Barry Al-Fayeed has been living in the United States for twenty years, during which time he got married to Molly Olson, and had two children (Sammy and Emma), with both Molly and he working as physicians, Barry as a pediatrician, in Pasadena. This life belies the fact that at age sixteen, he, under his given name Bassam, escaped his family life in the middle eastern country of Abuddin, where the Al-Fayeeds have been the dictatorial rulers for generations, normally of violent and repressive regimes which he could not morally tolerate. He has not been back to Abuddin since. On the urging of his mother, Barry decides to go back to Abuddin with Molly and family in tow. He may find that leaving Abuddin this second time around is more difficult as he gets ensconced in the troubles the Al-Fayeeds are facing in general in continuing to rule the country as a repressive dictatorship. The longer Barry stays, the more it in turn affects the only life of democratic freedom Molly, Sammy and Emma ... Written by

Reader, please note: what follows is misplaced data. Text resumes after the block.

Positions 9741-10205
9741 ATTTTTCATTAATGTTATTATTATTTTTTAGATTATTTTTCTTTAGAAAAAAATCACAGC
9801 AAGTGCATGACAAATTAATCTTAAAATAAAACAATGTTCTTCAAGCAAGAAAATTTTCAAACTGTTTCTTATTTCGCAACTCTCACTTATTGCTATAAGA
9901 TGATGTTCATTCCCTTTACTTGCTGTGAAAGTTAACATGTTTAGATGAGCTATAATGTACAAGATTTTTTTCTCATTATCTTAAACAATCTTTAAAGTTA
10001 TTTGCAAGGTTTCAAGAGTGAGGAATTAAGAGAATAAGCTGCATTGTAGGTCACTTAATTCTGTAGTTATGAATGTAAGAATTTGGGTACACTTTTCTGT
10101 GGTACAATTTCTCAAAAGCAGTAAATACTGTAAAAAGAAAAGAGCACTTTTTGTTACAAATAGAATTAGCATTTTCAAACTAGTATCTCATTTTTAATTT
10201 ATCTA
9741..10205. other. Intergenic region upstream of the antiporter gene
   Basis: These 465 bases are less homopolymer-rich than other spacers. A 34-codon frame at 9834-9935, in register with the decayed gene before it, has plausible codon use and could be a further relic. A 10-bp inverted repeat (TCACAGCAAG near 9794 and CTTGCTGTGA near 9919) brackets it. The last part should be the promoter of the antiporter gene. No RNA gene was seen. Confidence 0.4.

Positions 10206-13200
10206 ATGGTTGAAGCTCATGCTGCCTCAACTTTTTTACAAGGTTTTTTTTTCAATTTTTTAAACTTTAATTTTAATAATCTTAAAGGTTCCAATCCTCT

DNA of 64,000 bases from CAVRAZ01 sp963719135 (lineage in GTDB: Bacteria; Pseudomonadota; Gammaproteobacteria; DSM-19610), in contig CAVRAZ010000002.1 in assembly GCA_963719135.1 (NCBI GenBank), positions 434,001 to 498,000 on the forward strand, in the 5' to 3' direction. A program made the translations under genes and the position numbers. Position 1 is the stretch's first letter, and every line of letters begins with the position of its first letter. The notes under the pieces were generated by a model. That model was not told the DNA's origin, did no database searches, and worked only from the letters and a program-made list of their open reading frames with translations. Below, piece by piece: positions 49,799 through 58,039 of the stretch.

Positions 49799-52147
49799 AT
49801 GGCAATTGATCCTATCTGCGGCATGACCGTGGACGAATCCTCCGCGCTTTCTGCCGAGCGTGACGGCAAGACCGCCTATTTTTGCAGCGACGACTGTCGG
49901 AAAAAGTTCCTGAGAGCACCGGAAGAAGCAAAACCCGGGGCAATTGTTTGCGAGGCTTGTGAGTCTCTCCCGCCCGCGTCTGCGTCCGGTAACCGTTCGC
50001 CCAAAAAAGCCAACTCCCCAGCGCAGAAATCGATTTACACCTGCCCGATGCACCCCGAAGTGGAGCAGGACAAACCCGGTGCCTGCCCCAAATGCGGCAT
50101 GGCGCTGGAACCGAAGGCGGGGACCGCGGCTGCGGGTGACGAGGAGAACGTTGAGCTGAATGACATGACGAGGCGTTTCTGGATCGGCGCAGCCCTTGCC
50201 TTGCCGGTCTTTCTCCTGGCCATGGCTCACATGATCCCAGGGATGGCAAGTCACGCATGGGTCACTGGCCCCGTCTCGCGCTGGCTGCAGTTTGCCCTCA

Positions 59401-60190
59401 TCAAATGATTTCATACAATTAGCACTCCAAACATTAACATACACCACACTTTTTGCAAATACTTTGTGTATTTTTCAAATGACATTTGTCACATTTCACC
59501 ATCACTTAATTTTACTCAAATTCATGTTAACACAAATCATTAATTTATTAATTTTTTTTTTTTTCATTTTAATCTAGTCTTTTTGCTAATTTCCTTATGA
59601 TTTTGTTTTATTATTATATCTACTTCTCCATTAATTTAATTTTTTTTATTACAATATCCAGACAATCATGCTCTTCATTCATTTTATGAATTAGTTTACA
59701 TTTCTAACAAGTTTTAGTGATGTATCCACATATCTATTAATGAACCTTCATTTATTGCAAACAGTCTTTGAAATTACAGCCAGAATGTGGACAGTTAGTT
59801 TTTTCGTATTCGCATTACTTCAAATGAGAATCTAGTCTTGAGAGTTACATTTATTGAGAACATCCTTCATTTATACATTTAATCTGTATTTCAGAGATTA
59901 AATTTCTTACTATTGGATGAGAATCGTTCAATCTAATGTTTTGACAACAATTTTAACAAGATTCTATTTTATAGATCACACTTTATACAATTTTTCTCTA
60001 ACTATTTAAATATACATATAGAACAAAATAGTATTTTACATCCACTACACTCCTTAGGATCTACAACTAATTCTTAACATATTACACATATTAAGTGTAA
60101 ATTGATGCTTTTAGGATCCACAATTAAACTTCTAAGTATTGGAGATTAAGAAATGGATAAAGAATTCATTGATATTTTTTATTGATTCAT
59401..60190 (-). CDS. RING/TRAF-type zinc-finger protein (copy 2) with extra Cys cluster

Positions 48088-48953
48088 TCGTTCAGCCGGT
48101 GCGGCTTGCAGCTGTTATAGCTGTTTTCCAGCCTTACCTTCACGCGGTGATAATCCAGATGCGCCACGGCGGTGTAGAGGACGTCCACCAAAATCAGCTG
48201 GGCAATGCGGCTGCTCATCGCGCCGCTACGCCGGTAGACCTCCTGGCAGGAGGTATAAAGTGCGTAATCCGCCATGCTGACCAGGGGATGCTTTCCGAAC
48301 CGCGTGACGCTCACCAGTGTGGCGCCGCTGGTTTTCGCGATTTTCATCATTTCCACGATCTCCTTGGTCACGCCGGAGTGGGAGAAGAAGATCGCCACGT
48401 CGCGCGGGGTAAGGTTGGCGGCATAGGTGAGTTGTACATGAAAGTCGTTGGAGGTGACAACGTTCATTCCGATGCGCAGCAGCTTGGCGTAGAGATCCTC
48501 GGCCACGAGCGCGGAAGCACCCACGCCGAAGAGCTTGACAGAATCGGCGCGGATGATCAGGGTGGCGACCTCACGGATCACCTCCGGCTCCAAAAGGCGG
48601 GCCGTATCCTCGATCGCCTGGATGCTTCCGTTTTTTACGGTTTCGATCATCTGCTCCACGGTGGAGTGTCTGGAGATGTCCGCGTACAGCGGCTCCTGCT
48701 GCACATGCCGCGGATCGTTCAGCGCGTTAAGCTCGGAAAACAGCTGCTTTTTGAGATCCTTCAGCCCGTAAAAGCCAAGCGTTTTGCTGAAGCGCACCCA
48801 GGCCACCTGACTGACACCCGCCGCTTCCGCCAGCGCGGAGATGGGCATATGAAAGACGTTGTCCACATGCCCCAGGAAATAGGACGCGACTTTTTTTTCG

Anne Winters (b. June 3, 1994) who is playing Emma Al Fayeed is actually a couple of months older than her on-screen older brother Sammy Al Fayeed played by Noah Silver (b. October 18, 1994) See more »
The new "must see TV" show for the summer has arrived.
I watch a unhealthy amount of television. Thus the summer is a time of incredible pain. This show can finally help ease this. After diving into the first 3 episodes I can safely say that this show is on the right track. Some plots, and characters can be somewhat 2 dimensional (Barry's son, wife and daughter come to mind) BUT can every character involved in every figment of a story be dynamic as the leads ? The plot is original for once, and the acting has thus far been superb. The sets are gorgeous and very true to the geographical locations as well. The realism and barbarity of a dictatorship/police state is also well portrayed. Give this show a full season and watch where it goes. I beg FX to let this series fly and play out.
9/10 thus far.
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